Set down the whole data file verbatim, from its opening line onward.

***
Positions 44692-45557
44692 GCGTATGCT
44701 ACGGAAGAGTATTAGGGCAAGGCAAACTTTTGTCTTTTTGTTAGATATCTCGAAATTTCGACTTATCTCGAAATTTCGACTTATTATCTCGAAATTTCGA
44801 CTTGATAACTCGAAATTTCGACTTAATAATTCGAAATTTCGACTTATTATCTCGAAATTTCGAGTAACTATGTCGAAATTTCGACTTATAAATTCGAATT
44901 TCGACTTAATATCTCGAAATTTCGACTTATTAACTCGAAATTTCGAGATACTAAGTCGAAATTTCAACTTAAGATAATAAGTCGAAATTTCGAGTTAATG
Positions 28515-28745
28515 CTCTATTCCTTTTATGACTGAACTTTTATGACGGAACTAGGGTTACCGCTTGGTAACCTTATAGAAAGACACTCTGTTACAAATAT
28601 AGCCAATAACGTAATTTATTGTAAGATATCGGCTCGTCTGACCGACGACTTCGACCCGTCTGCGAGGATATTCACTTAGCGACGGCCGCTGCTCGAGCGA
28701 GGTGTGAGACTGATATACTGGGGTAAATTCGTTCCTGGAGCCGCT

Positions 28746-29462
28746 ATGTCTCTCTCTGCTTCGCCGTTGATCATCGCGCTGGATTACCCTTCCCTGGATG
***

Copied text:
Positions 44692-45557
44692 GCGTATGCT
44701 ACGGAAGAGTATTAGGGCAAGGCAAACTTTTGTCTTTTTGTTAGATATCTCGAAATTTCGACTTATCTCGAAATTTCGACTTATTATCTCGAAATTTCGA
44801 CTTGATAACTCGAAATTTCGACTTAATAATTCGAAATTTCGACTTATTATCTCGAAATTTCGAGTAACTATGTCGAAATTTCGACTTATAAATTCGAATT
44901 TCGACTTAATATCTCGAAATTTCGACTTATTAACTCGAAATTTCGAGATACTAAGTCGAAATTTCAACTTAAGATAATAAGTCGAAATTTCGAGTTAATG
Positions 28515-28745
28515 CTCTATTCCTTTTATGACTGAACTTTTATGACGGAACTAGGGTTACCGCTTGGTAACCTTATAGAAAGACACTCTGTTACAAATAT
28601 AGCCAATAACGTAATTTATTGTAAGATATCGGCTCGTCTGACCGACGACTTCGACCCGTCTGCGAGGATATTCACTTAGCGACGGCCGCTGCTCGAGCGA
28701 GGTGTGAGACTGATATACTGGGGTAAATTCGTTCCTGGAGCCGCT

Positions 28746-29462
28746 ATGTCTCTCTCTGCTTCGCCGTTGATCATCGCGCTGGATTACCCTTCCCTGGATG